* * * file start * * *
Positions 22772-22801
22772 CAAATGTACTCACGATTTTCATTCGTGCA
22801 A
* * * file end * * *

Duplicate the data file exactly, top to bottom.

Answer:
Positions 22772-22801
22772 CAAATGTACTCACGATTTTCATTCGTGCA
22801 A